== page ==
The ‘White Queen’ – the DVD of a the historical series for the small screen was just the stuff I love to binge watch – Machiavellian plotting in high places, gorgeous women in and out of period dress (that’s the male bit of me) and unusually, presenting the tale from the point of view of feisty female protagonists instead of hairy-chested males (that’s the feminist bit of me).
Now ‘The White Queen’ is based on a novel of faction by Philippa Gregory. As a best selling writer of stories revolving around the kings and queens of Britain, this author has broadened our view of powerful historical figures, particularly the women of royal lineage whose stories, hitherto, have often been just vaguely sketched footnotes. Some, such as the maidens and dowagers in the aforementioned series, have even largely been erased from view because of a lack of contemporary accounts. In the past the commentary on events was largely written by males of males. My DLP (Darling Loving Partner) enjoyed this only season of TWQ as much as I, so I purchased for her the recently released print version of that saga’s sequel, ‘The King’s Curse’. Hopefully this will also be transformed into a visual presentation. Now this male has never read Ms Gregory – but there’s no aversion whatsoever to doing so. I have enjoyed many, many tomes written by women – a sizeable number of which I suspect were intended almost solely for women. As a result of that, I also figure my world view has been widened, hopefully for the better. No, my problem is not that a book is lacking hairy-chestedness and written by a non-male. It is another issue entirely. It is one not mentioned by Aviva Tuffield, but one which perhaps also needs addressing before what she wishes can come to pass.
In her excellent opinion piece, ‘Female Authors Help Broaden Men’s Horizons’, Ms Tuffield examines the great divide between the reading histories of the two genders. She postulates that the ‘world views’ of the majority of young to-be menfolk are limited by the literature selected for them at school, thus guiding what they choose for themselves later on. I know all about the former as, in my time, I have fronted innumerable heterogeneous classrooms – proficiently so I feel. Part of doing so is taking the path of least resistance when it comes to the selection of such reading material. This is not something I am entirely proud of – but if one looks at the priority of getting kids to read – it is a position I felt somewhat justified in adopting. Largely speaking, girls are self starters when it comes to taking a book (or kindle) in hand and devouring the printed word contained within (on?). Therefore tomes selected for classroom use often are (were in my case) designed to entice the lads to be similarly enthused.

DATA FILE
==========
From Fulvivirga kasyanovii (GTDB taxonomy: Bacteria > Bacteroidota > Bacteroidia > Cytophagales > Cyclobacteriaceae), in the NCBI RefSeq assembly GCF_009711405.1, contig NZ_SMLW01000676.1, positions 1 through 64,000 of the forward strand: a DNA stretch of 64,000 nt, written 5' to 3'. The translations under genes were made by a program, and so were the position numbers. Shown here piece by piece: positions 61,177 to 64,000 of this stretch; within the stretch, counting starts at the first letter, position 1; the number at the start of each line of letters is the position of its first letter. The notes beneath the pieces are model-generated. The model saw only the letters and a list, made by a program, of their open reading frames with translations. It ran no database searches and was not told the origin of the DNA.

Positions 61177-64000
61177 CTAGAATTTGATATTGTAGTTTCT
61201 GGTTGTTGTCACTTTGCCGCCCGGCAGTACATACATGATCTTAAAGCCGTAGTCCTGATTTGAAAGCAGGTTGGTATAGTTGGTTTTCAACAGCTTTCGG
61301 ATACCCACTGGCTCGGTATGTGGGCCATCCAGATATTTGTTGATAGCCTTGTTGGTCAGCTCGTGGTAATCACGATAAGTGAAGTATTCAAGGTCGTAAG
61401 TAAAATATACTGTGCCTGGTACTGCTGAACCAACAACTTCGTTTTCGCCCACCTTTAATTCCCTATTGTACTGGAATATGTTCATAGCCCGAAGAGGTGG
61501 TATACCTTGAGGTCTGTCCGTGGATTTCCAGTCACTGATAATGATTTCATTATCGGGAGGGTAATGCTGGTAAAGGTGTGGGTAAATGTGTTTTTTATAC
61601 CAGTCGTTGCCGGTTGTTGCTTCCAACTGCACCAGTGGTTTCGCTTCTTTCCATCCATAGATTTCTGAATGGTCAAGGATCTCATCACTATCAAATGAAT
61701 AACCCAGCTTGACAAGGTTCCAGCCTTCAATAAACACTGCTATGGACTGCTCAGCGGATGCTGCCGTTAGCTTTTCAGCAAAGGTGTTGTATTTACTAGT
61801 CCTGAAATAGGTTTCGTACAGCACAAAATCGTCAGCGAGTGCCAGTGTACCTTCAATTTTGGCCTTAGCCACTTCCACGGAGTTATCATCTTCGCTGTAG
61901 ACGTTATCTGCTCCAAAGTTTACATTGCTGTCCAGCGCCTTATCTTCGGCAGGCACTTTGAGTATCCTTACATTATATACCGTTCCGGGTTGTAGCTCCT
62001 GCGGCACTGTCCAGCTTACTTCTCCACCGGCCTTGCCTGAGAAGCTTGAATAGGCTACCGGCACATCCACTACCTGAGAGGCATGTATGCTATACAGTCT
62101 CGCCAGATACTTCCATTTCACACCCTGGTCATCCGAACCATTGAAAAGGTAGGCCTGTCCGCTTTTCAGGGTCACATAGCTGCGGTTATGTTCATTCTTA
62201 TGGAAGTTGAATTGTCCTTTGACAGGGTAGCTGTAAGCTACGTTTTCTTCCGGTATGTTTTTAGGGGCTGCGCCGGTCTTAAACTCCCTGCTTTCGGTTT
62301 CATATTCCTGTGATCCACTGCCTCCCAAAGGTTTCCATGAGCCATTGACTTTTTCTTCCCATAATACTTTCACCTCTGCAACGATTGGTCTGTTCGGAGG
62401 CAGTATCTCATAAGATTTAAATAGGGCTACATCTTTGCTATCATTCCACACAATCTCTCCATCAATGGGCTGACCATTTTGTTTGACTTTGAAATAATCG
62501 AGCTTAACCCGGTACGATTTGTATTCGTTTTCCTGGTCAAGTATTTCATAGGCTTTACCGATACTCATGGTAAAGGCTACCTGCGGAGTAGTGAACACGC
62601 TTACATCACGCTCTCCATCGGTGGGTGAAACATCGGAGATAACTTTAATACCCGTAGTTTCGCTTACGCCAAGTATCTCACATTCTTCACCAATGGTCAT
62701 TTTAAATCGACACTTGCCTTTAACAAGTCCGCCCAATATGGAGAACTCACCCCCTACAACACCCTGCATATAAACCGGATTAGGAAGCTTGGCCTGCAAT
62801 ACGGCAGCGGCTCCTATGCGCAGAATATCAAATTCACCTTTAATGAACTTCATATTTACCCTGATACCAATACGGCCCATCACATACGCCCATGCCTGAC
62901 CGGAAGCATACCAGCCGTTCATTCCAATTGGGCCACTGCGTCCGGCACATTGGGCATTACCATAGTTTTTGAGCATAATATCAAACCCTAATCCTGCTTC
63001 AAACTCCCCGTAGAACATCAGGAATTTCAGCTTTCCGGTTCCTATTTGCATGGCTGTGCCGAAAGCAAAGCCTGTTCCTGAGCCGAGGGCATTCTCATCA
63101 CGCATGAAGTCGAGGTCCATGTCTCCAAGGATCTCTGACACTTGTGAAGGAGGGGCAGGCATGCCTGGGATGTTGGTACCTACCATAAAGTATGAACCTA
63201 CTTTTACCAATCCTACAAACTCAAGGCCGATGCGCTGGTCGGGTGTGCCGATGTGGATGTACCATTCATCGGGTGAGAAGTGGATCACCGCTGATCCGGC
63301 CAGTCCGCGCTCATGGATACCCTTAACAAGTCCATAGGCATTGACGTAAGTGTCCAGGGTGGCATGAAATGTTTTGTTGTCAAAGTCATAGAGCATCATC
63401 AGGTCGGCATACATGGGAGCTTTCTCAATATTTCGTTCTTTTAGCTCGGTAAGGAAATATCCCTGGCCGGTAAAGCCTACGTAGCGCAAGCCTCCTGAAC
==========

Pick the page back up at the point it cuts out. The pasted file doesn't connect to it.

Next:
Ms T worries about what are termed the ‘dick’ tables. These seem to be positioned to the fore in airports and at the chain sellers. On these, male penned novels, biographies and sporting non-fiction reign supreme. As far as the selection of works to be reviewed by critics in our major dailies are concerned, again authors with xy chromosomes are decidedly in the ascendency – do more males write books? Perhaps there is a correlation, although it should never be used as an excuse, if that is the case. In fairnesses, both these imbalances should be rectified.
Overall, Aviva T asserts that all of the above ‘…thwarts girls’ ambitions.’ My feeling is that that maybe a tad strong. I also suspect that secondary girls who don’t ‘…know women could write books.’ would be very much an extreme minority. I do praise the creation of the Stella Prize as a means of overcoming this sexism in literature, an award for which, to use a non-politically correct term, only authoresses are eligible. Those guys who whine, ‘Where is the one for male authors?’ should very much be put back in their boxes, with the lids slammed down hard.
But to address the opinion that ‘…boys and men prefer to read only books by and about males.’ then, in my view, there is something else at work here. Something bloody well needs to be done about the covers of many books written by women. Although this is at it’s most off-putting to younger possessors of xy, it has also discouraged someone as ancient and hoary as myself from taking down from a shelf books by favourite novelists of the feminine persuasion. Some cover art, by its design or colour (pink), screams out, ‘Don’t even think about it unless you’re xx!’ I suspect this perhaps works both ways too, Ms Tuffield. Pointedly, the less gender specific the outward wrapping is, the more likely the issue that is causing your concern could at least be alleviated back to a more satisfactory balance.